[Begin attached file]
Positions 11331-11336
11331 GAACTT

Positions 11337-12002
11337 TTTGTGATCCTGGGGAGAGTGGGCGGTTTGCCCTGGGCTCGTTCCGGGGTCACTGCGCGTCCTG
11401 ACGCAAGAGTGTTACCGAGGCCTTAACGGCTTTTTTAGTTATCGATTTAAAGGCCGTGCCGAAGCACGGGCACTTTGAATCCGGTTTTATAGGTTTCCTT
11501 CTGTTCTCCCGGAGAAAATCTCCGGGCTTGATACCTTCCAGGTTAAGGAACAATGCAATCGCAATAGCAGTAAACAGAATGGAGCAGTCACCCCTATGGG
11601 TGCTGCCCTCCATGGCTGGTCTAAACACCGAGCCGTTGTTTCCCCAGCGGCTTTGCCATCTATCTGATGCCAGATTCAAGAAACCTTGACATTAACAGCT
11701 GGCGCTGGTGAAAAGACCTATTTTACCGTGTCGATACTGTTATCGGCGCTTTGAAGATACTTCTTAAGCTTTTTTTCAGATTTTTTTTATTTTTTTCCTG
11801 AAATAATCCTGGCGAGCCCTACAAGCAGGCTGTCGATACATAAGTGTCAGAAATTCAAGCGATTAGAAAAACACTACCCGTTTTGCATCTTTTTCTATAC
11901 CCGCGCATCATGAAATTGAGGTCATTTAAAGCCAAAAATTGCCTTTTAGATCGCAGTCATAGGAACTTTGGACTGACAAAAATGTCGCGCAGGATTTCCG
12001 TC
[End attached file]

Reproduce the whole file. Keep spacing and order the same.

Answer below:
Positions 11331-11336
11331 GAACTT

Positions 11337-12002
11337 TTTGTGATCCTGGGGAGAGTGGGCGGTTTGCCCTGGGCTCGTTCCGGGGTCACTGCGCGTCCTG
11401 ACGCAAGAGTGTTACCGAGGCCTTAACGGCTTTTTTAGTTATCGATTTAAAGGCCGTGCCGAAGCACGGGCACTTTGAATCCGGTTTTATAGGTTTCCTT
11501 CTGTTCTCCCGGAGAAAATCTCCGGGCTTGATACCTTCCAGGTTAAGGAACAATGCAATCGCAATAGCAGTAAACAGAATGGAGCAGTCACCCCTATGGG
11601 TGCTGCCCTCCATGGCTGGTCTAAACACCGAGCCGTTGTTTCCCCAGCGGCTTTGCCATCTATCTGATGCCAGATTCAAGAAACCTTGACATTAACAGCT
11701 GGCGCTGGTGAAAAGACCTATTTTACCGTGTCGATACTGTTATCGGCGCTTTGAAGATACTTCTTAAGCTTTTTTTCAGATTTTTTTTATTTTTTTCCTG
11801 AAATAATCCTGGCGAGCCCTACAAGCAGGCTGTCGATACATAAGTGTCAGAAATTCAAGCGATTAGAAAAACACTACCCGTTTTGCATCTTTTTCTATAC
11901 CCGCGCATCATGAAATTGAGGTCATTTAAAGCCAAAAATTGCCTTTTAGATCGCAGTCATAGGAACTTTGGACTGACAAAAATGTCGCGCAGGATTTCCG
12001 TC